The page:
Four years ago, Winston-Salem Mayor Allen Joines called Dell’s decision to build a factory in Forsyth County a “special Christmas present” — one that the city, county and state promised to pay more than $300 million to get. Now it appears that Santa may take it back or at least let someone else play with it. The Wall Street Journal reported in early September that Dell, in a cost-cutting move, is considering selling its factories around the world to contract computer manufacturers and closing the ones it can’t sell. The Round Rock, Texas-based computer maker won’t confirm the report but admits that it is “evaluating its manufacturing and distribution network.” The reason: The company’s profit dipped 17% to $616 million in the quarter ended Aug. 1, compared with the same period of 2007.
Joines isn’t worried yet. Company executives often cite the Forsyth County plant, which employs about 1,150 and makes desktop computers, as one of Dell’s most efficient. It likely would continue production under new management. “The folks at the Dell factory here say they’re continuing to add staff,” he says. A spokeswoman for the Winston-Salem plant wouldn’t confirm that, however.
And incentives used to get the plant could also help Winston-Salem keep it, Joines says. “If that facility is sold, then all of our money would be due to be repaid. There are some disincentives to that particular action.” Dell has collected more than $6.5 million from the city and about $1.2 million from the county so far. “I’ve done about 50 economic-development projects over the years. We’ve only had two where we had to use the clawbacks, but it’s good to have them.”
The state, which promised about $268 million over 15 years in tax breaks and grants, also has some safeguards. Deborah Barnes, a spokeswoman for the Department of Commerce, says the state has paid Dell about $1.5 million of a possible $14.1 million Job Development Investment Grant. That state money is dependent on the company reaching and maintaining employment and salary levels in each of the next 12 years, counting this year. It could be transferred to the new owners with the approval of a five-member state panel that oversees the grant.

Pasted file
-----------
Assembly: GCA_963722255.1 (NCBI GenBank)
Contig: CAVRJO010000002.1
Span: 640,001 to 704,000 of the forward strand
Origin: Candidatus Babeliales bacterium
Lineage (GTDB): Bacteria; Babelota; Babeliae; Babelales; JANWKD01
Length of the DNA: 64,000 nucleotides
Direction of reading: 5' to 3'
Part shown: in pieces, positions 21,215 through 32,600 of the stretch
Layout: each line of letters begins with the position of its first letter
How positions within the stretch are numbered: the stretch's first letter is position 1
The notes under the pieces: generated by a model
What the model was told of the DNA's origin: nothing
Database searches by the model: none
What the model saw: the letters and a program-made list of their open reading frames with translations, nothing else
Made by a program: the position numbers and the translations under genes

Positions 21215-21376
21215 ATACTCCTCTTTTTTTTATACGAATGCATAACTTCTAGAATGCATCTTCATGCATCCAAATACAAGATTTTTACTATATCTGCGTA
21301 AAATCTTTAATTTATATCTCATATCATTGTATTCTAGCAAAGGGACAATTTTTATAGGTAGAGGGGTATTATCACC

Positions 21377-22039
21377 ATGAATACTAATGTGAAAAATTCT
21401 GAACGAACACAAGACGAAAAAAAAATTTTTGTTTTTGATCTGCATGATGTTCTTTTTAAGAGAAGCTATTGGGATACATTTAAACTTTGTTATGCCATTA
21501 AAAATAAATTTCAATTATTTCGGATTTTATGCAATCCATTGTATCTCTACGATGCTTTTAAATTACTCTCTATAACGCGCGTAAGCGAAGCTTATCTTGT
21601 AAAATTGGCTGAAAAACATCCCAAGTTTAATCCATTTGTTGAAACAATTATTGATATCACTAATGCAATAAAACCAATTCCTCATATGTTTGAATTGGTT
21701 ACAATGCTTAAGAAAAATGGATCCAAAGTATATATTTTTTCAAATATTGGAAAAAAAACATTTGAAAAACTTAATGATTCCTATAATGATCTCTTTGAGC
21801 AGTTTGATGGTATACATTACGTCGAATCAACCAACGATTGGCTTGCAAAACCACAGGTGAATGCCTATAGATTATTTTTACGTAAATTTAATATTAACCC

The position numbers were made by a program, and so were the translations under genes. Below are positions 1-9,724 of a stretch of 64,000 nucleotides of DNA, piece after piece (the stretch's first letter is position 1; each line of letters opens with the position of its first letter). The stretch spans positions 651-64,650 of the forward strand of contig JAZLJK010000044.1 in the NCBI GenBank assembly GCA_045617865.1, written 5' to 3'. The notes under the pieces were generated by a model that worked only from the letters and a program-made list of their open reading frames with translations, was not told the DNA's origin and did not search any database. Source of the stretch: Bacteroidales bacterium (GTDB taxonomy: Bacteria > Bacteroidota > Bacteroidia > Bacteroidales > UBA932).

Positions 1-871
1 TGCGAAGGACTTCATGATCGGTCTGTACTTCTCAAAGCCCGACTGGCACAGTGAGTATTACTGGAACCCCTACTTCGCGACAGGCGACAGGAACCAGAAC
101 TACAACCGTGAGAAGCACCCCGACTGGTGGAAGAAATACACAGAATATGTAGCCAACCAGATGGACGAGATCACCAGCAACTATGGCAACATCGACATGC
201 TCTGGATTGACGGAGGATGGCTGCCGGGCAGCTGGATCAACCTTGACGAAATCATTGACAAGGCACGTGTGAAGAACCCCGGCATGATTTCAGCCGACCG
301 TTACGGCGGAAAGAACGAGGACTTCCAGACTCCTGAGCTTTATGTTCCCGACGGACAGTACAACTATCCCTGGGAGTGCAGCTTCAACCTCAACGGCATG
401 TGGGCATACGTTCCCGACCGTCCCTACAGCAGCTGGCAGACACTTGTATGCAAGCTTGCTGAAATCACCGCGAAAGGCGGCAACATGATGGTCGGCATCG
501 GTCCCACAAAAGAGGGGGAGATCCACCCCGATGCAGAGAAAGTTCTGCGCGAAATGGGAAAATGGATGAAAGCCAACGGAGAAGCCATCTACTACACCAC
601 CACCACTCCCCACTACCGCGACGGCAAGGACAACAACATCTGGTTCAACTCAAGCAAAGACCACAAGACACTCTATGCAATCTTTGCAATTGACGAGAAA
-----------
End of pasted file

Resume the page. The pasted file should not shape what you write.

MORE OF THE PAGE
Regardless, Joines says he’s glad the deal was made. “We’ve received very positive press regarding the fact that Dell was coming. That has not been diminished at all. The deal demonstrated our ability to put together a competitive package. It got the attention of other companies.”
Talk about your degrees of separation. That’s the problem Winston-Salem officials have now that Charlotte-based Wachovia is being sold. In 2001, Ken Thompson, CEO of what was then First Union, won support for his bank’s acquisition of Wachovia — it also took its name — by promising to keep 3,000 jobs in the Twin City. That promise grew shaky after Thompson’s replacement earlier this year by Bob Steel. But with San Francisco-based Wells Fargo & Co. poised to buy Wachovia, that vow will be buried behind another layer of management — one that will be under pressure to make the acquisition work, presumably by cutting expenses. Winston-Salem Mayor Allen Joines says only that he’ll speak with the bank’s new owners at the “appropriate” time and that he’ll pitch the lower cost of operating in his city. Wells Fargo has made some promises, but they’ve been to Charlotte, where Wachovia has about 20,000 jobs. Queen City leaders might want to talk to their peers in Winston-Salem to see how much those promises mean.